Tuesday, 23 February 2010

The Open Laboratory 2009!

The Open Laboratory 2009 is here!
Great fun working with series editor
Bora Zivkovic again, and with edition-editor Scicurious and this year's technical renaissance-man, Blake Stacey. Good times. Thanks to Dave Ng for the stunning design - we riffed off of last year's and changed the cover colour, much like the first two editions' covers by Reed Cartwright.

Can't wait to read it.

Maybe I'll put up some of the slightly different background iterations in the next few days.

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Original artwork on The Flying Trilobite
Copyright to Glendon Mellow
under
Creative Commons Licence.


And buy that book up there. You can totally judge this book by its cover, trust me, it is that excellent.

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Monday, 22 February 2010

Art Monday: sketchy twitobite

My current Twitter background. Click to enlarge.

A montage incorporating sketches and drawings from the last few months.

The difference between a drawing and a sketch you ask? Drawings are considered to be more final, polished art. Sketches are the rougher, playful, workin'-it-out type of marks on paper.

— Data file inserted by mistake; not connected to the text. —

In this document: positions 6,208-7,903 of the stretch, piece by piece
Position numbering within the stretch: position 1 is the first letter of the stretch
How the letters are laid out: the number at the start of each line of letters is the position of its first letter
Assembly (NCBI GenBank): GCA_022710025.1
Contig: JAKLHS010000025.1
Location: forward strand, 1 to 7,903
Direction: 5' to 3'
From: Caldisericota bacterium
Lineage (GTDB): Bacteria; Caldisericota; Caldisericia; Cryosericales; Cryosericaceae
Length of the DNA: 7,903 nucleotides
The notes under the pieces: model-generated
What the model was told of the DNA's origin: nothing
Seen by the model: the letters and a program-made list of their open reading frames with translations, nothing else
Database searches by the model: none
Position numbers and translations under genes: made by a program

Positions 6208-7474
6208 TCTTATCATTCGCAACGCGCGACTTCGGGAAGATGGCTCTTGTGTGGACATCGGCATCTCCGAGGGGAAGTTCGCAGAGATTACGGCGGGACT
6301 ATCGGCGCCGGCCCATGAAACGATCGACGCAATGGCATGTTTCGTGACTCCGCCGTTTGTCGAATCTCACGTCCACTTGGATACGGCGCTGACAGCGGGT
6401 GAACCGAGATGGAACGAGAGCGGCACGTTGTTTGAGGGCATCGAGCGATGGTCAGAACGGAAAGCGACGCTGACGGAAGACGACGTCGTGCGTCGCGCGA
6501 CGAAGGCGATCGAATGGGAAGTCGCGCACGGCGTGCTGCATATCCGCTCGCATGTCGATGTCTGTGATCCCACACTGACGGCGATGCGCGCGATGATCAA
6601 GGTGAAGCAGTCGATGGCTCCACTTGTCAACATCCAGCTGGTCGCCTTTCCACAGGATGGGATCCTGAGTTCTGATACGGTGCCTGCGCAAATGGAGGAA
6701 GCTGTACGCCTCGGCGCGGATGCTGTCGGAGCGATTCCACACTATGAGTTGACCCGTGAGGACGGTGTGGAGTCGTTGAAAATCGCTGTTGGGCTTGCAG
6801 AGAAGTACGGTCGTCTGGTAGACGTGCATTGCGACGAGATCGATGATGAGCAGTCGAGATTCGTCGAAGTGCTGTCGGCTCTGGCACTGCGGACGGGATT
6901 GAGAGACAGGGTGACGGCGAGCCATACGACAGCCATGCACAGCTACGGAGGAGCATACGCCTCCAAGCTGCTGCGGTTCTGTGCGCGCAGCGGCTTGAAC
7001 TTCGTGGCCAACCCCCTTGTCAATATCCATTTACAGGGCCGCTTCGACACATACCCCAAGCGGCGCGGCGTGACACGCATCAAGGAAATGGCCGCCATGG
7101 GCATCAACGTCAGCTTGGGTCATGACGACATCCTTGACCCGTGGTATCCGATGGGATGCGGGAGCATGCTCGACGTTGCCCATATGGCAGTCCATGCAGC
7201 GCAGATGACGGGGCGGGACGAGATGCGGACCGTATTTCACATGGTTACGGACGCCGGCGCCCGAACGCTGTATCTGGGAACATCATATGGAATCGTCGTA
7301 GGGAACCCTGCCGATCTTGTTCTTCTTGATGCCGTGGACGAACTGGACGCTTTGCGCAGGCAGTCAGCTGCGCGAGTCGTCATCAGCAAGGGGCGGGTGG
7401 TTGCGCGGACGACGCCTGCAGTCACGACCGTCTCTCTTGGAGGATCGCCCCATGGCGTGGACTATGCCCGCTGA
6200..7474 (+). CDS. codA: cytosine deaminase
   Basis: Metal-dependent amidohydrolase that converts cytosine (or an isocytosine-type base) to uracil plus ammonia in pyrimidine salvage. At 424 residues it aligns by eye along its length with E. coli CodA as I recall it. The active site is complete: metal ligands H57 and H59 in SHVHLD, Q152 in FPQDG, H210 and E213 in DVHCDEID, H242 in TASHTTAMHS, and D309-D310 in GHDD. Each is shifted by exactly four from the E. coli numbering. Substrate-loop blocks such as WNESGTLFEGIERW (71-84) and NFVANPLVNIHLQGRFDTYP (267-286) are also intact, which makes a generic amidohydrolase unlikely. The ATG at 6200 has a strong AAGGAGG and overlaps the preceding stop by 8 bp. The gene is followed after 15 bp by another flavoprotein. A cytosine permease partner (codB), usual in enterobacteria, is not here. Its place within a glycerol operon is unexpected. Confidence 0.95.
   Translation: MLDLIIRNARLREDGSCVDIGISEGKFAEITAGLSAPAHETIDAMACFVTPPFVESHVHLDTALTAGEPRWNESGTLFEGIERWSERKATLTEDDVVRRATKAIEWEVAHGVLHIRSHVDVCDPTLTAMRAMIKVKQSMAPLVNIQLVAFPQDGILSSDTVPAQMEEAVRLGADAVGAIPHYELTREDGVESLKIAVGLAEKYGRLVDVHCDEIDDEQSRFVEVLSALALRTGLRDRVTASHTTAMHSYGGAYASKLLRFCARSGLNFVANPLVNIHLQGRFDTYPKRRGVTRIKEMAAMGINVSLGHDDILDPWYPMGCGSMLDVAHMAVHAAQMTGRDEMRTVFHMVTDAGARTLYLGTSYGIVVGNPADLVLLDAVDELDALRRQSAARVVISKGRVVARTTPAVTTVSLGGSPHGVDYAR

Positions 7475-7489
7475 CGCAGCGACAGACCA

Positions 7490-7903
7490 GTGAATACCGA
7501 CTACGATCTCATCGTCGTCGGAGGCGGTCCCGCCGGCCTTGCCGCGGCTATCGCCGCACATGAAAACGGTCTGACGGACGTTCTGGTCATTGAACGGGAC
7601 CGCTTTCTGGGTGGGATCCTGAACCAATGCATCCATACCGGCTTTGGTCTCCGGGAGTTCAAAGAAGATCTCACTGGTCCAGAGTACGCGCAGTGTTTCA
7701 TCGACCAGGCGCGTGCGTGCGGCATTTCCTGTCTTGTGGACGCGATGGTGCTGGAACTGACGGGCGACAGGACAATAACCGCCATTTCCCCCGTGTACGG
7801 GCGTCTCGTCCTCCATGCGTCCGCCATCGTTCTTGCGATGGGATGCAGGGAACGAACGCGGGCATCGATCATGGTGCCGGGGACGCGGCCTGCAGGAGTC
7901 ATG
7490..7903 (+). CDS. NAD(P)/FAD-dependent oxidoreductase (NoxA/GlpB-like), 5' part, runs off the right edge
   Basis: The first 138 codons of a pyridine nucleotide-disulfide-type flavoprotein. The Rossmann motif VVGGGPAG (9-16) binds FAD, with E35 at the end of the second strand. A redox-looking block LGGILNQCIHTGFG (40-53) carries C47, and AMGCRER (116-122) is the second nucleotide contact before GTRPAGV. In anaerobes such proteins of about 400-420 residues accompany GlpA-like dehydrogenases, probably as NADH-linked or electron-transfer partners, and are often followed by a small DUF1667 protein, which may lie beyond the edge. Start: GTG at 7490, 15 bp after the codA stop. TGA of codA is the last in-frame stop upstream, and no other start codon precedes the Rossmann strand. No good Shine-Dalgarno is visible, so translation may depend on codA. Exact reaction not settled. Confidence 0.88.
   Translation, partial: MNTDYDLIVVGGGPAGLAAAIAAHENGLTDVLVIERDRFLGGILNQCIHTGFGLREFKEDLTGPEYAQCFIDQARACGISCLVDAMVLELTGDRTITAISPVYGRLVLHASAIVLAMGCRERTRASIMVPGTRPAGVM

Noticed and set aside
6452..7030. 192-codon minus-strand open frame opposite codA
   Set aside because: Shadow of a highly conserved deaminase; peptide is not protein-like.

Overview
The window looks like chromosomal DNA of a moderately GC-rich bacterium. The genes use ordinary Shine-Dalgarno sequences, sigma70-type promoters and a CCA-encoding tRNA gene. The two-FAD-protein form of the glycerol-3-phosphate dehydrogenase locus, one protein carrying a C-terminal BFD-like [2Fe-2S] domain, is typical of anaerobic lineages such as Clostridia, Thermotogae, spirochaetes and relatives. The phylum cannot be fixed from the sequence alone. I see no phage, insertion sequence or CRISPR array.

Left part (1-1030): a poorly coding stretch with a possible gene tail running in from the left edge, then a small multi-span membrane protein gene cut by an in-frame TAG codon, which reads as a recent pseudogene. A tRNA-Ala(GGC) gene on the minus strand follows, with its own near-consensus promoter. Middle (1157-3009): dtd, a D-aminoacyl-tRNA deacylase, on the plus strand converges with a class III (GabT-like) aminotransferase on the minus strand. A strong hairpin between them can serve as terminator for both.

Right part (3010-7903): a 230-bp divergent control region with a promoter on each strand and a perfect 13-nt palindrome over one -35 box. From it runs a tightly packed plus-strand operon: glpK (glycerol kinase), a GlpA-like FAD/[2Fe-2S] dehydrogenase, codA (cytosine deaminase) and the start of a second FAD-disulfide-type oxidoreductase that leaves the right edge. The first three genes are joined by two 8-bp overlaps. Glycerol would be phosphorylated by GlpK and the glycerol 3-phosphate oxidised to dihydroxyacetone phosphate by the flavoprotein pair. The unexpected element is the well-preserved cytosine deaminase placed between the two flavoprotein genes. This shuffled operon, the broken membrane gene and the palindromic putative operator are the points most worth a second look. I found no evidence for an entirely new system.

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Original artwork on The Flying Trilobite
Copyright Glendon Mellow
under Creative Commons Licence.


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Sunday, 21 February 2010

Image-Citation Citation - update

I've created a new, more compact, easier to understand Image-Citation Citation image for recipients to put on their blog, at the request of the commenters (thanks, peeps!)



Please feel free to forward to those who deserve it, and link back to the original post so we can keep a growing list. The url to link to easily is http://tinyurl.com/imagecite .


On a related note, art director extraordinaire Irene Gallo, who blogs at The Art Department has called out for more artist recognition in her post Who's awesome? Or, credit the artists!

Hit the link to read her thoughts and for more on the topic of artists' credit.
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Original artwork on The Flying Trilobite Copyright to Glendon Mellow
under Creative Commons Licence.


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Tuesday, 16 February 2010